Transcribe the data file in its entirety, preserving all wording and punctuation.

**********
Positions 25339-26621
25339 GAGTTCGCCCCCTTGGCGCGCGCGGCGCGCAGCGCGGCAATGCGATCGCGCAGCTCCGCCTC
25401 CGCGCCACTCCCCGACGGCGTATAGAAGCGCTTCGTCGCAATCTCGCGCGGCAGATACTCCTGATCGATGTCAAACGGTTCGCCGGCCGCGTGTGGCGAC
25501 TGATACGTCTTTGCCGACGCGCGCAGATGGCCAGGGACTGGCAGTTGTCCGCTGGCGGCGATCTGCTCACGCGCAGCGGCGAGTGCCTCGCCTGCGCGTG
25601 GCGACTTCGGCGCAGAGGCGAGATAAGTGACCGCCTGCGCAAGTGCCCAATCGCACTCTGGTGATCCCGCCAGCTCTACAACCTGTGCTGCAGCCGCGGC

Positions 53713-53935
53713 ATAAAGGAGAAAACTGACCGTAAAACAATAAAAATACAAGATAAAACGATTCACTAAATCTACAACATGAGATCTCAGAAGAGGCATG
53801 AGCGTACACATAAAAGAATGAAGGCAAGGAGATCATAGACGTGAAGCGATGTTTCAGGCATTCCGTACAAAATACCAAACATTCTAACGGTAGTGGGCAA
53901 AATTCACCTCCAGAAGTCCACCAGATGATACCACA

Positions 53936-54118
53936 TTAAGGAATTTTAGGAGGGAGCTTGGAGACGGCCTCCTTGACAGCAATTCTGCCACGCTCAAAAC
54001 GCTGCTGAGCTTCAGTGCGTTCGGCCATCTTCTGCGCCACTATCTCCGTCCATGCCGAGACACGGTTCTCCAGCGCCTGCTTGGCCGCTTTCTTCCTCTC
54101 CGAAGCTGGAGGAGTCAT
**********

Positions 25339-26621
25339 GAGTTCGCCCCCTTGGCGCGCGCGGCGCGCAGCGCGGCAATGCGATCGCGCAGCTCCGCCTC
25401 CGCGCCACTCCCCGACGGCGTATAGAAGCGCTTCGTCGCAATCTCGCGCGGCAGATACTCCTGATCGATGTCAAACGGTTCGCCGGCCGCGTGTGGCGAC
25501 TGATACGTCTTTGCCGACGCGCGCAGATGGCCAGGGACTGGCAGTTGTCCGCTGGCGGCGATCTGCTCACGCGCAGCGGCGAGTGCCTCGCCTGCGCGTG
25601 GCGACTTCGGCGCAGAGGCGAGATAAGTGACCGCCTGCGCAAGTGCCCAATCGCACTCTGGTGATCCCGCCAGCTCTACAACCTGTGCTGCAGCCGCGGC

Positions 53713-53935
53713 ATAAAGGAGAAAACTGACCGTAAAACAATAAAAATACAAGATAAAACGATTCACTAAATCTACAACATGAGATCTCAGAAGAGGCATG
53801 AGCGTACACATAAAAGAATGAAGGCAAGGAGATCATAGACGTGAAGCGATGTTTCAGGCATTCCGTACAAAATACCAAACATTCTAACGGTAGTGGGCAA
53901 AATTCACCTCCAGAAGTCCACCAGATGATACCACA

Positions 53936-54118
53936 TTAAGGAATTTTAGGAGGGAGCTTGGAGACGGCCTCCTTGACAGCAATTCTGCCACGCTCAAAAC
54001 GCTGCTGAGCTTCAGTGCGTTCGGCCATCTTCTGCGCCACTATCTCCGTCCATGCCGAGACACGGTTCTCCAGCGCCTGCTTGGCCGCTTTCTTCCTCTC
54101 CGAAGCTGGAGGAGTCAT